Five years ago, I began work on “Position Vector Salton Sea,” (2017-ongoing) a site-specific art installation created in partnership with the Torres Martinez Desert Cahuilla Indian (TMDCI) tribal government. Developed through community-led workshops and a youth internship program, the project reflects upon the rapid disappearance of the Salton Sea from the tribe’s lands in Southern California.
At present, public interest in decolonial initiatives appears robust, and my partnership with TMDCI has enjoyed a broad spectrum of support that is — on the surface — encouraging. Funding from the NEA and other arts organizations materialized without hesitation, staff from the Institute of Contemporary Art San Diego made genuine efforts to build a relationship with TMDCI leadership prior to exhibiting our project last September, and the tribe and I continue to be invited to various symposia to speak about our creative collaboration.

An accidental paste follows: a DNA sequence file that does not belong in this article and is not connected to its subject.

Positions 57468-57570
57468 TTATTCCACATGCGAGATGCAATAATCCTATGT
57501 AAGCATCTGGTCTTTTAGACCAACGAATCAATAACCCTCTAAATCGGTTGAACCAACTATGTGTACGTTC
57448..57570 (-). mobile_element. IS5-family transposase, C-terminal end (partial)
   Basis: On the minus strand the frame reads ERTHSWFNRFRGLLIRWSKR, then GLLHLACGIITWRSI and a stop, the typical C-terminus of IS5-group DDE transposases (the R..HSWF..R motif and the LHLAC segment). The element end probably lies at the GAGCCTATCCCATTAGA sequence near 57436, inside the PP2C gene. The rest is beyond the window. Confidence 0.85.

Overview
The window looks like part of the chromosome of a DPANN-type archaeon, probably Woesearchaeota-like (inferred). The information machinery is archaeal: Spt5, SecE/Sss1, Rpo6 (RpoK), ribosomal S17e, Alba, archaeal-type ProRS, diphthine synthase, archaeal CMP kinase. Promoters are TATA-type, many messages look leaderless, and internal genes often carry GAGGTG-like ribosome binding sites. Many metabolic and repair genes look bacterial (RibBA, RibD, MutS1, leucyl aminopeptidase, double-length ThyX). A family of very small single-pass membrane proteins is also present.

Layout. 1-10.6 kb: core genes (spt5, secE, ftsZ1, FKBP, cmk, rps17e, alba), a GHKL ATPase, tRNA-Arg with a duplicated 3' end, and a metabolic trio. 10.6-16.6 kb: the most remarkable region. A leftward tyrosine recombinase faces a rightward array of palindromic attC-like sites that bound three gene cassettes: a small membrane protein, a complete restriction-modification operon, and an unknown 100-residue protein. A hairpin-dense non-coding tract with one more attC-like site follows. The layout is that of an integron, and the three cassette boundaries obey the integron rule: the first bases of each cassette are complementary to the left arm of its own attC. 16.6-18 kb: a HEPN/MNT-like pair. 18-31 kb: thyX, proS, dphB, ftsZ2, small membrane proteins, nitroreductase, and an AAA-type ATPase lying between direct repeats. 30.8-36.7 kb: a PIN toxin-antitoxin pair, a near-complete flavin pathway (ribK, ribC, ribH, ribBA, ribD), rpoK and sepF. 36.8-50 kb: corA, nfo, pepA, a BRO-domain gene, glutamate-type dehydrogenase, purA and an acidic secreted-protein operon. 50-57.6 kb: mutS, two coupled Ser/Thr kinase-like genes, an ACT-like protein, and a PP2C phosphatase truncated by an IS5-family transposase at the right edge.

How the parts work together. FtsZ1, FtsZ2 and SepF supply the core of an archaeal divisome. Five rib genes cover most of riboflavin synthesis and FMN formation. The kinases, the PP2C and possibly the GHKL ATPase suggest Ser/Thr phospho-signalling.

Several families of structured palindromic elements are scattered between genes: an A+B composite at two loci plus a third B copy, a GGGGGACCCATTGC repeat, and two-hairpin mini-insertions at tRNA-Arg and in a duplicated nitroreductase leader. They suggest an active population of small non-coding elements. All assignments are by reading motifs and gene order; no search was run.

And yet, even within the framework of this highly supportive ecosystem, “Position Vector Salton Sea” remains unfinished. There are many ways to explain this, but I would like to suggest that — if the arts community is indeed committed to decolonization as a long-term project — arts institutions, funders, and educators must better engage with the constraints imposed upon Indigenous communities.
Ecological collapse is inherently destabilizing, but it is especially destructive to tribal communities whose cultural practices are grounded in the land. By 2030, the Salton Sea is projected to lose one-third of its surface area, destroying migratory bird habitats and leaving behind a dried, contaminated lakebed that will dramatically impact human health throughout the California borderlands. According to TMDCI Tribal Chairman Thomas Tortez:
“We no longer see it [the Salton Sea] as a form of life that the Creator allowed us to have every few hundred years … the kids don’t have the chance to see it the way I once saw it, the way my grandfather saw it. They see it as a catastrophe, they see it as a toxic event. They don’t want to go out there.”